It’s not just Americans who are feeling the squeeze of rising oil prices. The president of China, Xi Jinping, has been trying to persuade world leaders to come together in a joint effort to combat climate change. But many countries have been hesitant for fear that they will be at a disadvantage due to their reliance on fossil fuels. As President Obama is set to meet with Chinese officials this week in Beijing, one group of powerful people have made it clear that they don’t approve: the energy bosses from various energy producing nations around the world.
A group of seven business and energy leaders representing the world’s largest oil and gas companies, and two chief executives from coal companies, was recently included in a guest list for a private round-table discussion with Chinese officials. The Daily Telegraph reported that the energy bosses were furious to find out about Xi Jinping’s planned climate talks with Obama. Their complaints to Xi Jinping resulted in the energy bosses being kicked out of the summit, but not until after they did a lot of damage by briefing Chinese officials about why an agreement was a bad idea for them and their business interests.
The Telegraph piece is behind a paywall, but it has been reported that the energy company bosses told Chinese officials about how much their profits would suffer if they agreed to take steps to combat climate change. The oil and gas moguls also reportedly noted how reliant China’s economy is on fossil fuels, which should make it difficult for them to shift away from these dirty sources of energy anytime soon.
The Telegraph wrote that the energy bosses from nations including Russia, Saudi Arabia and Qatar met with Chinese vice premier Zhang Gaoli as part of an event hosted by the China Development Forum. In total, around 30 executives from various industries attended this meeting, which took place on Tuesday in Beijing.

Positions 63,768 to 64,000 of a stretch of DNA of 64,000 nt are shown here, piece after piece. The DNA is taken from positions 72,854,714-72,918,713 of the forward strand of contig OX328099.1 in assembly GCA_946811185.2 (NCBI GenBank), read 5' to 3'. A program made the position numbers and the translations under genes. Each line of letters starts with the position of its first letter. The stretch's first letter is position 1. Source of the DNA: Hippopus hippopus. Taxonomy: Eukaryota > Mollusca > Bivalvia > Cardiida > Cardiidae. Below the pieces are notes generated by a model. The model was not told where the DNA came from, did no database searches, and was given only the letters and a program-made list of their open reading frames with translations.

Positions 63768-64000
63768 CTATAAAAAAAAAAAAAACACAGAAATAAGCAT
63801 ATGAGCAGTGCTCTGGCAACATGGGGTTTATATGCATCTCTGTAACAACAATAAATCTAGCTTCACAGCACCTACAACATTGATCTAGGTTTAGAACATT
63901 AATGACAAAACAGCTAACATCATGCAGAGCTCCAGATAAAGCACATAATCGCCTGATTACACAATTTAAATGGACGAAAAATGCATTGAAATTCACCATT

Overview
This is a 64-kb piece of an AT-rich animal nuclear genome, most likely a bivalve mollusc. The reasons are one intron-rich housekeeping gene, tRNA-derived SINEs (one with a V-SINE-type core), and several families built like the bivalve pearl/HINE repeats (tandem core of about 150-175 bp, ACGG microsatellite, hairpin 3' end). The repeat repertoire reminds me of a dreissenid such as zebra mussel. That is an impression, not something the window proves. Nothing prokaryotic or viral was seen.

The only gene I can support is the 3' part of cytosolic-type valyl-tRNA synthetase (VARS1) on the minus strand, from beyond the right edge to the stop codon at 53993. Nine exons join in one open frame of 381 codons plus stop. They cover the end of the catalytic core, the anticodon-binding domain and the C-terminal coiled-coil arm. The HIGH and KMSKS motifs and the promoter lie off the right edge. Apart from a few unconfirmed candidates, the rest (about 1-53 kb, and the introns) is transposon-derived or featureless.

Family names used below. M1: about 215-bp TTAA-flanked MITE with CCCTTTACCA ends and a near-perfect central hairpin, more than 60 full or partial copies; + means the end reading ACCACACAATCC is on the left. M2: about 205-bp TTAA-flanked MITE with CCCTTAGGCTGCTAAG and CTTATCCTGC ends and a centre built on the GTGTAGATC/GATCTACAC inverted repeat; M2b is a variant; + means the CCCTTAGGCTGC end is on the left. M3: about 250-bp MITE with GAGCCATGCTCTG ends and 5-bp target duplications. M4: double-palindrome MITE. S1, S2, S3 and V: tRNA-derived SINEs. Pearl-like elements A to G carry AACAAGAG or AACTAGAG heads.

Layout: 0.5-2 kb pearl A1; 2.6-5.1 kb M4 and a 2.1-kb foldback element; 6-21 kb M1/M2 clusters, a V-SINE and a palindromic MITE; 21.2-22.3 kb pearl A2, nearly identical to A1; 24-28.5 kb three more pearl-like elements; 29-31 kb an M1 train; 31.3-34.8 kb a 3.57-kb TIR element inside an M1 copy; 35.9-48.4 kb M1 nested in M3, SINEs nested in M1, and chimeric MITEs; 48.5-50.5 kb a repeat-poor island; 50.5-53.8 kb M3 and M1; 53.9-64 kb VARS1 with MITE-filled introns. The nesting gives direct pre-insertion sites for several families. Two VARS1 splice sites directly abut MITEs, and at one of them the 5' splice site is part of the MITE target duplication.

The guest list also included top business executives from Brazil, Russia and India.
The purpose of the round-table conversation was to discuss how to better connect China with other countries in pursuit of a shared goal: building a more equitable world economy. But it didn’t take long for this conversation to turn into criticism of Xi Jinping’s efforts to push for a global agreement on climate change. The Telegraph reported that the discussion started off as planned, but it soon became very heated as the energy bosses began speaking out against Xi Jinping’s plans to negotiate with Obama over increasing restrictions on greenhouse gas emissions.
The executive from one Russian oil firm reportedly said that an agreement backed by Obama would be bullshit. A representative from another oil firm chimed in and said that the idea of climate change was a fraud, and that Xi Jinping could not commit to anything meaningful at this week’s conference with Obama.
Representatives from coal companies joined in on the criticism, arguing that it would be better to not sign any agreement than to sign one that the Chinese people might not approve of.
The criticism appeared to get Xi Jinping’s attention, and he called on his staff to escort all of these executives out of the room before they had a chance to further question his commitment to fighting climate change.